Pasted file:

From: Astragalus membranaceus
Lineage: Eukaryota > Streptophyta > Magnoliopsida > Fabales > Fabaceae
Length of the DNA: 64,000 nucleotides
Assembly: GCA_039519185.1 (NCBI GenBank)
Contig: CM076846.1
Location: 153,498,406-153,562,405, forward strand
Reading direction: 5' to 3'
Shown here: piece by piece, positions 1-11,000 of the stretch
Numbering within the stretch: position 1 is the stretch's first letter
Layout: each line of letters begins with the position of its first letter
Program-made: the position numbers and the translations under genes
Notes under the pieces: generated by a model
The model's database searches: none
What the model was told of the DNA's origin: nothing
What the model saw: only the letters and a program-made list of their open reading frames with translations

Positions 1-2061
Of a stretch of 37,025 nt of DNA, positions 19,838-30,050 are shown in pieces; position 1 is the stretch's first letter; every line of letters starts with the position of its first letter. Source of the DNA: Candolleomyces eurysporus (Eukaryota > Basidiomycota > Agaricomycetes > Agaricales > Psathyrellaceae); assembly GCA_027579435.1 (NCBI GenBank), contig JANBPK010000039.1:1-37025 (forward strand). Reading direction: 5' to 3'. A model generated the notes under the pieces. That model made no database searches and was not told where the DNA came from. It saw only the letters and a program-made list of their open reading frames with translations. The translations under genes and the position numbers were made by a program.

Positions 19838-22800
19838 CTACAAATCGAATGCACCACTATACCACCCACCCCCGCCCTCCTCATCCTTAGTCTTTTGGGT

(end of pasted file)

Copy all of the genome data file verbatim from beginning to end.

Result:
From: Astragalus membranaceus
Lineage: Eukaryota > Streptophyta > Magnoliopsida > Fabales > Fabaceae
Length of the DNA: 64,000 nucleotides
Assembly: GCA_039519185.1 (NCBI GenBank)
Contig: CM076846.1
Location: 153,498,406-153,562,405, forward strand
Reading direction: 5' to 3'
Shown here: piece by piece, positions 1-11,000 of the stretch
Numbering within the stretch: position 1 is the stretch's first letter
Layout: each line of letters begins with the position of its first letter
Program-made: the position numbers and the translations under genes
Notes under the pieces: generated by a model
The model's database searches: none
What the model was told of the DNA's origin: nothing
What the model saw: only the letters and a program-made list of their open reading frames with translations

Positions 1-2061
Of a stretch of 37,025 nt of DNA, positions 19,838-30,050 are shown in pieces; position 1 is the stretch's first letter; every line of letters starts with the position of its first letter. Source of the DNA: Candolleomyces eurysporus (Eukaryota > Basidiomycota > Agaricomycetes > Agaricales > Psathyrellaceae); assembly GCA_027579435.1 (NCBI GenBank), contig JANBPK010000039.1:1-37025 (forward strand). Reading direction: 5' to 3'. A model generated the notes under the pieces. That model made no database searches and was not told where the DNA came from. It saw only the letters and a program-made list of their open reading frames with translations. The translations under genes and the position numbers were made by a program.

Positions 19838-22800
19838 CTACAAATCGAATGCACCACTATACCACCCACCCCCGCCCTCCTCATCCTTAGTCTTTTGGGT